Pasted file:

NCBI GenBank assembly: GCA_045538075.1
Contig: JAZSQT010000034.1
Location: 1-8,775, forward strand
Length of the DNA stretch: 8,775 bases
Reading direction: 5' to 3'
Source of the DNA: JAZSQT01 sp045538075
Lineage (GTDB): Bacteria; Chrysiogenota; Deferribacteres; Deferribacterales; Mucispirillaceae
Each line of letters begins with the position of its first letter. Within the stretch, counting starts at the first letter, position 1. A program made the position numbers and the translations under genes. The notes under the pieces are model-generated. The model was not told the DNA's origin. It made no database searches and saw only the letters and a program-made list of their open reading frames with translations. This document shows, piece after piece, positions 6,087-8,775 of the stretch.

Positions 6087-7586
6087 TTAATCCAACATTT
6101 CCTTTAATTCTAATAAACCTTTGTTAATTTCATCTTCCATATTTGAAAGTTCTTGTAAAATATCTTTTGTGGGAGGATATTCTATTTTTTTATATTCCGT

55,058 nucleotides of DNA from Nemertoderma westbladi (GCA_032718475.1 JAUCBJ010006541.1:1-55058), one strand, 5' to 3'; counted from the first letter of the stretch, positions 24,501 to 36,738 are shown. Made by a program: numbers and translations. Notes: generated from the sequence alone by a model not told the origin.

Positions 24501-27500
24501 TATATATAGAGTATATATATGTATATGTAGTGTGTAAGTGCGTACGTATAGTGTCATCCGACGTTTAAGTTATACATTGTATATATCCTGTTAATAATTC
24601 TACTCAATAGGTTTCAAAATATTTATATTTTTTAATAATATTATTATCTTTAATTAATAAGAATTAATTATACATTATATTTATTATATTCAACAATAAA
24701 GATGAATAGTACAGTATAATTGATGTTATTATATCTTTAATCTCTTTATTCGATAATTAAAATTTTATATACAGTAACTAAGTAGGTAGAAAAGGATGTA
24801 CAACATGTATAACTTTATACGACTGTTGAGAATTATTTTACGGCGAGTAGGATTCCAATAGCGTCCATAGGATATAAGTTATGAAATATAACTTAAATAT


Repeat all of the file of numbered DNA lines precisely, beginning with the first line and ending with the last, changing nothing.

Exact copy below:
NCBI GenBank assembly: GCA_045538075.1
Contig: JAZSQT010000034.1
Location: 1-8,775, forward strand
Length of the DNA stretch: 8,775 bases
Reading direction: 5' to 3'
Source of the DNA: JAZSQT01 sp045538075
Lineage (GTDB): Bacteria; Chrysiogenota; Deferribacteres; Deferribacterales; Mucispirillaceae
Each line of letters begins with the position of its first letter. Within the stretch, counting starts at the first letter, position 1. A program made the position numbers and the translations under genes. The notes under the pieces are model-generated. The model was not told the DNA's origin. It made no database searches and saw only the letters and a program-made list of their open reading frames with translations. This document shows, piece after piece, positions 6,087-8,775 of the stretch.

Positions 6087-7586
6087 TTAATCCAACATTT
6101 CCTTTAATTCTAATAAACCTTTGTTAATTTCATCTTCCATATTTGAAAGTTCTTGTAAAATATCTTTTGTGGGAGGATATTCTATTTTTTTATATTCCGT

55,058 nucleotides of DNA from Nemertoderma westbladi (GCA_032718475.1 JAUCBJ010006541.1:1-55058), one strand, 5' to 3'; counted from the first letter of the stretch, positions 24,501 to 36,738 are shown. Made by a program: numbers and translations. Notes: generated from the sequence alone by a model not told the origin.

Positions 24501-27500
24501 TATATATAGAGTATATATATGTATATGTAGTGTGTAAGTGCGTACGTATAGTGTCATCCGACGTTTAAGTTATACATTGTATATATCCTGTTAATAATTC
24601 TACTCAATAGGTTTCAAAATATTTATATTTTTTAATAATATTATTATCTTTAATTAATAAGAATTAATTATACATTATATTTATTATATTCAACAATAAA
24701 GATGAATAGTACAGTATAATTGATGTTATTATATCTTTAATCTCTTTATTCGATAATTAAAATTTTATATACAGTAACTAAGTAGGTAGAAAAGGATGTA
24801 CAACATGTATAACTTTATACGACTGTTGAGAATTATTTTACGGCGAGTAGGATTCCAATAGCGTCCATAGGATATAAGTTATGAAATATAACTTAAATAT